By Kuksung Nam, The Readable
Nov. 10, 2022 10:16PM KST
The South Korean intelligence agency unveiled a draft law on Tuesday to better defend the country against cyber threats from entities such as North Korea. This is the second attempt by the South Korean government to toughen cybersecurity law, which had stirred controversy within the country due to fear that such an attempt might lead to stifling people’s freedom.
The proposed legislation aims to counter escalating cyberattacks that have become crucial threats to national security by creating a centralized institution within the South Korean government. The draft law allows the government to form the “Presidential Committee of National Cybersecurity” to effectively implement cybersecurity polices and services in the country, a project promised by the South Korean president Yoon Suk-yeol.
According to the draft law, the National Security Advisor will serve as the chair of the presidential committee. The commissioners will be appointed by the president from within the heads of public institutions, including the director of the South Korean intelligence agency and the chairman of the Personal Information Protection Commission.
This is the first time that the PIPC has been specifically stated as a board member of the presidential committee. The organization, which was formed in 2020, is an administrative agency aimed at protecting people’s personal information. According to the detailed information of the draft law and the PIPC, the privacy watchdog has requested participation. “The information shared in the cybersecurity field also includes people’s personal information,” explained an official of the PIPC to The Readable for the reason behind the proposal.
Individuals who have been recommended by the National Assembly’s intelligence committee and who have expertise in the field of cybersecurity will also be nominated by the president as commissioners.
In addition, the proposed legislation allows the government to create a central response agency at the national level which will investigate cyberattacks and take preemptive measures against potential threats. According to the draft law, the new agency will be organized and managed by the National Intelligence Service.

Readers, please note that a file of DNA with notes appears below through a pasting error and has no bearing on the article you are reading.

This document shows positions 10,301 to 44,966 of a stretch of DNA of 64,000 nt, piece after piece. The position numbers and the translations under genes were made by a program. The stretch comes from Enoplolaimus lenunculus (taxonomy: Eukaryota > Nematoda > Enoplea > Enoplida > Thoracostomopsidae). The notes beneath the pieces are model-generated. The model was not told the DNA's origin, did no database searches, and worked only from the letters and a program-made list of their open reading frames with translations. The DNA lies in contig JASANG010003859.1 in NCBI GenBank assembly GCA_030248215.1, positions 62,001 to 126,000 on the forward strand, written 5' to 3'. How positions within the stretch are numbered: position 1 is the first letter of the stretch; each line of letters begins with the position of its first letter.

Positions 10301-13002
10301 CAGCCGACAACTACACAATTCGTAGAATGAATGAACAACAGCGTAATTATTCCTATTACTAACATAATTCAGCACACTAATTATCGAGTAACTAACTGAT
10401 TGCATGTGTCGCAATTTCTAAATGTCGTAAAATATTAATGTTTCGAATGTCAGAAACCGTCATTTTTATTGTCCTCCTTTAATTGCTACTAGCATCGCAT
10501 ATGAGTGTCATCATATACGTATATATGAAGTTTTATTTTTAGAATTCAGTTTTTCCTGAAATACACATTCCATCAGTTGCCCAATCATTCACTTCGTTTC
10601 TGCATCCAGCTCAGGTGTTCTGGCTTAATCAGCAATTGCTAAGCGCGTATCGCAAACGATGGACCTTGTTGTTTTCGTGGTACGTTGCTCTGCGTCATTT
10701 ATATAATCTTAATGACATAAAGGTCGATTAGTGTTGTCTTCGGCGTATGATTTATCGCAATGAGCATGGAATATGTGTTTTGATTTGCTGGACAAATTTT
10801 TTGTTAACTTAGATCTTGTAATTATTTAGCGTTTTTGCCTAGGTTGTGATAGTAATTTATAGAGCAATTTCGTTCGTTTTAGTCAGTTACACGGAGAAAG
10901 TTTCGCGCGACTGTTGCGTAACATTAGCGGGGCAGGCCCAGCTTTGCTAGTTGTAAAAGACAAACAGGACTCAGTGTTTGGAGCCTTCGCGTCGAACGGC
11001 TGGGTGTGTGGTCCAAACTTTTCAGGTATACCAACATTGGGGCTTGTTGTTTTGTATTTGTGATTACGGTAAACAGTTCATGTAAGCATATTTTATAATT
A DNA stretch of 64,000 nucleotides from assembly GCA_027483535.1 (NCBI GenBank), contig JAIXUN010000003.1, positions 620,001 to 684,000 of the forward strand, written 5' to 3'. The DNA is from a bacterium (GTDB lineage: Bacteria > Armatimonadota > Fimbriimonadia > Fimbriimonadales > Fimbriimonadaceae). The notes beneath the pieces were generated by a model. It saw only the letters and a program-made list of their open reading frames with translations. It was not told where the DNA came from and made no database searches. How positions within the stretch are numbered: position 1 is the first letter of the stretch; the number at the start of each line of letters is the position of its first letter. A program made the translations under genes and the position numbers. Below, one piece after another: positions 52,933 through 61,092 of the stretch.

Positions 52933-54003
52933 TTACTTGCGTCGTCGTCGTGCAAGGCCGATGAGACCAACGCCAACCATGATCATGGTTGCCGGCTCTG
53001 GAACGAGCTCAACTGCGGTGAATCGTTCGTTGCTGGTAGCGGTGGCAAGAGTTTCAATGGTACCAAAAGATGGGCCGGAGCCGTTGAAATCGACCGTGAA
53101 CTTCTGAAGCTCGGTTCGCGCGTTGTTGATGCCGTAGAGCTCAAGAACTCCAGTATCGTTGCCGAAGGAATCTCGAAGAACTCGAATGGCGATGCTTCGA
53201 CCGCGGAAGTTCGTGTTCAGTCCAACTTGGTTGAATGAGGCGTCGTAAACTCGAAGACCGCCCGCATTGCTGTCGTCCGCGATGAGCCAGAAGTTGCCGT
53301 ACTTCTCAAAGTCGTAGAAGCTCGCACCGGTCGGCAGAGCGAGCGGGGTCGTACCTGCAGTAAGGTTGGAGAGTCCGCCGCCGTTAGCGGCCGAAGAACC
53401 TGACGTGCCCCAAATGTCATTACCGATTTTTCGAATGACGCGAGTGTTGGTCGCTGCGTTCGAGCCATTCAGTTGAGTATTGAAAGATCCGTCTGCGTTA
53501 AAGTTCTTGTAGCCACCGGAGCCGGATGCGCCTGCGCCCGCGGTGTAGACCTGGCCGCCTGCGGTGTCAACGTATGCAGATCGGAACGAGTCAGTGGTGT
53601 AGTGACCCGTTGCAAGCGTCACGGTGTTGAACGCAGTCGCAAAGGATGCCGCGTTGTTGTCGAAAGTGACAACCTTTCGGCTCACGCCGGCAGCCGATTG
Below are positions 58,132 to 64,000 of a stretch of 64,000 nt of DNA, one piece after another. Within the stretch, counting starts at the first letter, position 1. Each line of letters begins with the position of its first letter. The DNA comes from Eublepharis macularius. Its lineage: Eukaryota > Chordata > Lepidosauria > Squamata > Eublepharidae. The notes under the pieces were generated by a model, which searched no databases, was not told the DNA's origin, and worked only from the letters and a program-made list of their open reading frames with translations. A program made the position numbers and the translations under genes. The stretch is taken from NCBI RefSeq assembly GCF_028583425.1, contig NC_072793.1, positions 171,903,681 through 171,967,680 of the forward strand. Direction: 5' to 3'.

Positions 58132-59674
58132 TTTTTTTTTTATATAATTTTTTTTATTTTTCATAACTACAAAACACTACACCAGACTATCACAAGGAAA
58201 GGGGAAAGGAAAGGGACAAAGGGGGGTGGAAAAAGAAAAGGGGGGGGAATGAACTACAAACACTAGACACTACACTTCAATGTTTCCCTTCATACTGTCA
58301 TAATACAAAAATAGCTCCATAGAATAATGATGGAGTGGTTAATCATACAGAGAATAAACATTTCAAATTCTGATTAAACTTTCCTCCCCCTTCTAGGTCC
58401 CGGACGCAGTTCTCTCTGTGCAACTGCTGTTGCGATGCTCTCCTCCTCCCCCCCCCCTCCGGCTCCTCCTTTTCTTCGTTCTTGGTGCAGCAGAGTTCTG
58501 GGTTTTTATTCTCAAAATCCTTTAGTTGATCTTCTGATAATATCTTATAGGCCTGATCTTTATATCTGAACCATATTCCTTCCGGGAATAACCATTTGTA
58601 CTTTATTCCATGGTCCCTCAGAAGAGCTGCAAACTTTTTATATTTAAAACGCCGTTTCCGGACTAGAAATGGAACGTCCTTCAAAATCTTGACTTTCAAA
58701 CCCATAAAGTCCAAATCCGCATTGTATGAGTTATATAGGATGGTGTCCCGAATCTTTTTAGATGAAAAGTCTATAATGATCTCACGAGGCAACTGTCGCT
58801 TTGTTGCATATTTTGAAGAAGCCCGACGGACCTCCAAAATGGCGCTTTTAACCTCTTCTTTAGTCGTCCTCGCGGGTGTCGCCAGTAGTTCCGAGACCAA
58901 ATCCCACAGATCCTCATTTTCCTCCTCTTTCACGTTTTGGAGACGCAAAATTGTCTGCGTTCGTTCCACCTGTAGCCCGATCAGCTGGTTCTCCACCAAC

In a document that provides detailed information about the proposed law, there have been multiple suggestions regarding who will oversee the central agency. The document stated that the NIS not only clearly states that cybersecurity is the agency’s duty under the law, but also that it is the only government organization that could carry out practical tasks related to cyber threats.
The South Korean government has struggled to enact the cybersecurity law. Critics denounced the proposed legislation of the South Korean government in 2016, saying that the new law gave too much authority to the intelligence agency and expressed concerns that this might lead to a surveillance state. According to the proposed legislation, the NIS would have been placed in charge of implementing the basic cybersecurity plan every three years and the intelligence agency would have been given the power to investigate cyberattacks crucial to national security.
Although the new draft has not restated those controversial articles, it is not clear whether the second attempt of the South Korean government will get approval from the National Assembly.
“The crucial problem with the cybersecurity law is that it allows the intelligence agency to collect information about not just foreign actors but also about the people who are living in South Korea,” said Oh Byoung-il, the president of the non-profit organization Korean Progressive Network Jinbonet, to The Readable. “This could lead to surveillance [of South Koreans].”
The South Korean non-profit organization is planning to look into the new draft law and announce a joint statement by December 19, which is the official date that the government accepts opinions about the proposed legislation.
The cover image of this article was designed by Areum Hwang.
Kuksung Nam is a cybersecurity journalist for The Readable. She covers cybersecurity issues in South Korea, including the public and private sectors. Prior to joining The Readable, she worked as a political reporter for one of the top-five local newspapers in South Korea, The Kyeongin Ilbo, where she reported several exclusive stories regarding the misconduct of local government officials. She is currently focused on issues related to anti-fraud, as well as threats and crimes in cyberspace. She is a Korean native who is fluent in English and French, and she is interested in delivering the news to a global audience.